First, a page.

Rod Miller: Methinks U.S. Attorney General Merrick Garland Whines Too Much

Columnist Rod Miller writes, "Merrick Garland is whining that criticism is a threat to the 'independence' of his outfit, the U.S. Department of Justice, and thereby a threat to democracy itself. It's hard to threaten something that no longer exists."

Rod Miller

June 29, 20233 min read

Rod Miller
Rod Miller (Cowboy State Daily Staff)

The latest rumor around the ol’ campfire suggests that U.S. Attorney General Merrick Garland has his knickers in a twist because he’s being criticized for his handling of the case against Hunter Biden.

Garland is whining that such criticism is a threat to the “independence” of his outfit, the U.S. Department of Justice, and thereby a threat to democracy itself.

Horseshit! It's hard to threaten something that no longer exists.

When the Department of Justice and the office of U.S. Attorney General were established in the Judiciary Act of 1789, there were high hopes that the top law enforcement official in the land would discharge his duty independent of any interference from Congress or the President.

Like any ideal, that notion looked good on paper but, in time, succumbed to the realities of politics. Throughout my lifetime and yours, and before that, the Justice Department and the Attorney General have been used as political tools by the Oval Office, for good or ill.

And the current Attorney General should be smart enough to know that.

Fairly recent cases in point:

Truman’s AG, Tom Clark, published, at the president’s behest,“The Attorney General’s List of Subversive Organizations” during the post-war Red Scare. It included not only the Communist Party, but also the Hollywood Writers’ Guild, the Photo League of America, the School of Jewish Studies and the Washington Book Shop Association. He gave the list to the president and Congress.

Nixon’s “law & order AG, John Mitchell was sentenced to prison for his role in helping Nixon’s cover-up of Watergate. How’s that for “independence”?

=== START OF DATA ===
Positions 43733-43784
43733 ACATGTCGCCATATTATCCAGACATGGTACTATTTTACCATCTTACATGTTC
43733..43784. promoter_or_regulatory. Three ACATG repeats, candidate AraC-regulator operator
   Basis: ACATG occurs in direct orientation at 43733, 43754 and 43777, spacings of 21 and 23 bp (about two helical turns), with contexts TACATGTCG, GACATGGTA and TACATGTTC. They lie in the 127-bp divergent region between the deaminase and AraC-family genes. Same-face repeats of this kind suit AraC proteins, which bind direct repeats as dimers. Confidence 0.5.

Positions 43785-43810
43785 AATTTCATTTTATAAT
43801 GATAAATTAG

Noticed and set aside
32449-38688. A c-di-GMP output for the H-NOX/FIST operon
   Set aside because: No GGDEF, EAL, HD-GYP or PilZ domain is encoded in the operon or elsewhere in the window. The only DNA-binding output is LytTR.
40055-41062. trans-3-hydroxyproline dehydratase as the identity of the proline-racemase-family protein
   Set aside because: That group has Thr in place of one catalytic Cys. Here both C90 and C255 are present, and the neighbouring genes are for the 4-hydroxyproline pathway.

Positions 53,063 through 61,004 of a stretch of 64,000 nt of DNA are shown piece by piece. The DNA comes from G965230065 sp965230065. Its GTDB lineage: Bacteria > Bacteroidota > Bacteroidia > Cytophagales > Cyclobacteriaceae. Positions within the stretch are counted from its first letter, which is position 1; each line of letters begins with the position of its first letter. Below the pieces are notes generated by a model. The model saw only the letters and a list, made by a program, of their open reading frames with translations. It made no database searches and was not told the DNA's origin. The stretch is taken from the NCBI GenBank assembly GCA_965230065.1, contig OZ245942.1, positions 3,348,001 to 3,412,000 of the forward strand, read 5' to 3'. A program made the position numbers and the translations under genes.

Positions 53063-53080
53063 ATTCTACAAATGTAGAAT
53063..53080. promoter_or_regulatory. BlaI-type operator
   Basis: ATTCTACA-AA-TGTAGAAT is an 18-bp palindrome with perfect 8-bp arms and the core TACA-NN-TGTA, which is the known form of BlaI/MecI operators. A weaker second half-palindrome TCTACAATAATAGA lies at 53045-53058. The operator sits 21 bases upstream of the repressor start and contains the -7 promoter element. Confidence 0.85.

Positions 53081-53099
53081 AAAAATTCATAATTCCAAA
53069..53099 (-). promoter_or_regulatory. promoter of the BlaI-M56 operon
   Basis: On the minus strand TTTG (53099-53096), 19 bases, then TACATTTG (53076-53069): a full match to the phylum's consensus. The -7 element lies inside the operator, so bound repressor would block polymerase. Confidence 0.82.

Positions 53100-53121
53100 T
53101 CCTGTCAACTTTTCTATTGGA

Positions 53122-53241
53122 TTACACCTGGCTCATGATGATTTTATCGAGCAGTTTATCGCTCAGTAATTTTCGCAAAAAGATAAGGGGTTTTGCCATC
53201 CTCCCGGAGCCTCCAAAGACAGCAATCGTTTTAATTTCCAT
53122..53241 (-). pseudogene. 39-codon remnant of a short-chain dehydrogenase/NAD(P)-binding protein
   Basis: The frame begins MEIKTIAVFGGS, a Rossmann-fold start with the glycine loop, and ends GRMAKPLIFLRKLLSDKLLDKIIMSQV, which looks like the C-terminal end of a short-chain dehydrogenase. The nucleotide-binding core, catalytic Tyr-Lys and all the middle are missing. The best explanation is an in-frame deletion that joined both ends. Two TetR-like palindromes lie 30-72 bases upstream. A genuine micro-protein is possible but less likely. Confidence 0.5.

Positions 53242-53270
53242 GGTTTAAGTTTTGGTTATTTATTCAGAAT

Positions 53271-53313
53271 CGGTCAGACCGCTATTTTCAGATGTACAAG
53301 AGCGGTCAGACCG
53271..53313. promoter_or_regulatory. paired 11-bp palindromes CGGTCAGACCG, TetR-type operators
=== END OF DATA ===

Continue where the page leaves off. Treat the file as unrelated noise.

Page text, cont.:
Then there’s Robert Bork, whom Nixon named acting AG for the specific purpose of firing the Watergate prosecutor after two of Bork’s more principled superiors resigned rather than do Nixon’s dirty work.

Fold Bobby Kennedy, Janet Reno John Ashcroft and Loretta Lynch into the mix and it becomes abundantly clear that the U.S. Attorney General has become something entirely different than an independent, non-partisan, apolitical dispenser of blind justice for all.

With that in mind, it's incredibly disingenuous for Garland to claim that he and his department are anything other than policy and political tools of a sitting president. Independent, my Aunt Fanny!

For him to whine when he and the Justice Department suffer public criticism for following presidential orders is pretty bush league.

But to say that criticism of DOJ is a threat to democracy is just plain stupid. It is pompous, vain and downright dangerous. It echoes Louis XIV when he said, “L’etat c’est moi.”

If Garland is too thin-skinned to tolerate criticism when he screws up, then maybe AG isn’t the job for him. He might be more emotionally suited as a divorce lawyer in Beverly Hills.

The muscle mass of democracy is the citizens’ right to criticize their institutions of government, and to do so freely and without threat of retaliation from those institutions. It is our right to change those institutions at the ballot box if they fail us.

If we, as citizens, don’t take that responsibility very seriously, then we have no room to whine ourselves if we end up on the next Attorney General’s List of Subversives.

Rod Miller can be reached at:

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Rod Miller

Political Columnist